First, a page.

An investigation into the effects of light exercise on post-natal low mood : a thesis presented in partial fulfilment of the requirements for the degree of Master of Arts in Psychology, Massey University, Auckland, New Zealand
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Sustained low mood in the post-natal period can be a problem for a number of new mothers, which is experienced as distressing and can lead to the development of Post- Natal Depression (PND). Interventions need to recognise the challenges of new motherhood, and how these may impact upon a women’s ability to seek treatment. The current study draws on previous research suggesting that exercise may be beneficial in improving the mood of new mothers. Whilst this positive effect has previously been demonstrated for women with PND, it has not been investigated for women with postnatal low mood. The effects of a 12-week pram-walking programme on post-natal low mood were investigated. The impact of self-esteem and exercise-enjoyment on mood outcomes were also explored. Thirteen participants with post-natal low mood were recruited and randomly assigned to a walking intervention group or a stretching comparison group. All participants were under the same conditions in order to isolate the effects of walking. Main findings suggest that mothers in the 12-week walking programme experienced statistically significant improvements in mood, however this was also the case for participants in the stretching comparison group. A relationship was found between selfesteem and mood throughout the study, but, unexpectedly, exercise enjoyment was not related to mood. The implications of the findings are based on the potential for exercise to be implemented to address low mood and also act as a potential preventative measure for the development of PND. Further investigation into the role of self-esteem within the exercise-mood relationship, and specific exercise prescription variables that will best serve a post-natal population, is needed.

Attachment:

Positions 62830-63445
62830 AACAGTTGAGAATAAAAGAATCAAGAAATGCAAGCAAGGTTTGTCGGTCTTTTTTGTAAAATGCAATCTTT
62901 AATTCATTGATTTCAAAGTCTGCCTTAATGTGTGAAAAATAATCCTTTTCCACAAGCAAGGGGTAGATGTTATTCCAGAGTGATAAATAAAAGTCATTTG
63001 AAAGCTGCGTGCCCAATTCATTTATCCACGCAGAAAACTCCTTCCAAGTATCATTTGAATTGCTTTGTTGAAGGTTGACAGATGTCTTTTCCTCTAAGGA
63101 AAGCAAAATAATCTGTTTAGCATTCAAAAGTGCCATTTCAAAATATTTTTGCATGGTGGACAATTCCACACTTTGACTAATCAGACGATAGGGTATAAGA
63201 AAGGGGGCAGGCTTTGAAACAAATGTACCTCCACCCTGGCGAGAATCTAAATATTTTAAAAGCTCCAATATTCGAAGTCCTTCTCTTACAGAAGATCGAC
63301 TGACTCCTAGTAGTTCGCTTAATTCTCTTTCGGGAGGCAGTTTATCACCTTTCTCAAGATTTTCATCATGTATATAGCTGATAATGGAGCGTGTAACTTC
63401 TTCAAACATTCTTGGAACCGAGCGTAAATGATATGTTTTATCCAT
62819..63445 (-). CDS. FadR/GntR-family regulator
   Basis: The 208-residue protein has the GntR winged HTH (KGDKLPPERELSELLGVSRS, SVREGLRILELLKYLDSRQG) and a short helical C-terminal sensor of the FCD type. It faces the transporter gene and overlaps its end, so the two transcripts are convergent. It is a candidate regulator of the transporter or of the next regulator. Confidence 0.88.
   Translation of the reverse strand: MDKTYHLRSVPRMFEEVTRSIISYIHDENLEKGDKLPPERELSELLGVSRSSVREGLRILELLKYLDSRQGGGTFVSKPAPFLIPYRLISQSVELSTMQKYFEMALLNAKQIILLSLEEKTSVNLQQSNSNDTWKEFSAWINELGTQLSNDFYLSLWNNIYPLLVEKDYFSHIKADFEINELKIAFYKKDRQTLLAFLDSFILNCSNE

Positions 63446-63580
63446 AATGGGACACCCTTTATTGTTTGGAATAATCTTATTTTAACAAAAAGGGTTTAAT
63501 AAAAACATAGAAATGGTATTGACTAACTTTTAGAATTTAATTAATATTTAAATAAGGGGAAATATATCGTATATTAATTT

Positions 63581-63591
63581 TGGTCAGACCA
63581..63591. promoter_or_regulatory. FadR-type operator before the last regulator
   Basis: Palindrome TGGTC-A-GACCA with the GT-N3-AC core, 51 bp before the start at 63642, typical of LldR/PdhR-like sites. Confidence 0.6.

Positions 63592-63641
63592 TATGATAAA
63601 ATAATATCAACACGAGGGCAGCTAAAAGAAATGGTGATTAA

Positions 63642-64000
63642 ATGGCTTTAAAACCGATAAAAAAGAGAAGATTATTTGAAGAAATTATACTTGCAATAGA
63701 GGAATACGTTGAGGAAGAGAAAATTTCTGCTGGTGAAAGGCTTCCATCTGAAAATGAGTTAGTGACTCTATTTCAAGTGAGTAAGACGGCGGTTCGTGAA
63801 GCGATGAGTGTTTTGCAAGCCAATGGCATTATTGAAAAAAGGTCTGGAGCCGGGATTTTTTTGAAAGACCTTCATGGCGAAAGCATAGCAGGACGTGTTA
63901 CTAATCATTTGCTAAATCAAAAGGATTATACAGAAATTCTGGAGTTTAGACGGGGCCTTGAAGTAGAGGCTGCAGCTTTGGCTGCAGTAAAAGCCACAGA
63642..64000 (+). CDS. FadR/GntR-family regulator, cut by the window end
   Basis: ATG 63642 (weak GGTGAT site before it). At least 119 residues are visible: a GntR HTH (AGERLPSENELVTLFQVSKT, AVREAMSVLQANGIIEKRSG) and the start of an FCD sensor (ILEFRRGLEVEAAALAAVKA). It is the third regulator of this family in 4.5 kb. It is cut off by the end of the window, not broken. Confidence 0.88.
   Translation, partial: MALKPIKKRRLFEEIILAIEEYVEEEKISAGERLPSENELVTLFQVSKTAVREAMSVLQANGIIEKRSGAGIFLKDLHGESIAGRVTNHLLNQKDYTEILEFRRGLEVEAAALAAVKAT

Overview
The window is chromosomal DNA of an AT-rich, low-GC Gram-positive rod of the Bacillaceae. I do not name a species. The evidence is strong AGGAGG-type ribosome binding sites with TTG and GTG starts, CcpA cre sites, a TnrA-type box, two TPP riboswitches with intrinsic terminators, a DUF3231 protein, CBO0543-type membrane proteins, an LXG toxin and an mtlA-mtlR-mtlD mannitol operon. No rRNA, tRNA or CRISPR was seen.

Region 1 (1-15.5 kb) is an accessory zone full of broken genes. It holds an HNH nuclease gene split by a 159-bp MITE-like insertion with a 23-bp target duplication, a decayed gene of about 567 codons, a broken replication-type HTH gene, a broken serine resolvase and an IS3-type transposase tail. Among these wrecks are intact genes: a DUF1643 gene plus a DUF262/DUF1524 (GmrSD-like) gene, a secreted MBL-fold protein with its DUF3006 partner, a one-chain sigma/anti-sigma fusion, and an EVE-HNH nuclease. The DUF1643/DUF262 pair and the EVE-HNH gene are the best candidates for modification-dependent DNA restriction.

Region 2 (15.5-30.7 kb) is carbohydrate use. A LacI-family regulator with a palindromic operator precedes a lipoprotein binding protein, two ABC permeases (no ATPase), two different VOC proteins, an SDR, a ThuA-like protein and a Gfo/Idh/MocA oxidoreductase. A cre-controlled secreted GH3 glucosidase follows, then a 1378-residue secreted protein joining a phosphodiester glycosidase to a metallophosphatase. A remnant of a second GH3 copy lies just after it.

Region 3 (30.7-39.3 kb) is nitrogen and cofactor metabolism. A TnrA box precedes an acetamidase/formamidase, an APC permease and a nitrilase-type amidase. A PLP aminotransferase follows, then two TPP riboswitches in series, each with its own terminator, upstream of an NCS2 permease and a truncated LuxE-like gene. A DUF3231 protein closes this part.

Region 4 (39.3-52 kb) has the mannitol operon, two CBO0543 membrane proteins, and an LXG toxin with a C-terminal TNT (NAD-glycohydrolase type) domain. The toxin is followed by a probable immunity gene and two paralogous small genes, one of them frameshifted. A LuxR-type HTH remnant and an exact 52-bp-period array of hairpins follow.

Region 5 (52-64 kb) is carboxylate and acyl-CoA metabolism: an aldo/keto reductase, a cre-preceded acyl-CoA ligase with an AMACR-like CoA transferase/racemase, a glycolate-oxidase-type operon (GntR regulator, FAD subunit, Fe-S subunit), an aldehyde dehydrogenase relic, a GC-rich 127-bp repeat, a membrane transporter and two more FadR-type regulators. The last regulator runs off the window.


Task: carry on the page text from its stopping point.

Post-natal exercise, Post-natal moods, Post-natal depression, Exercise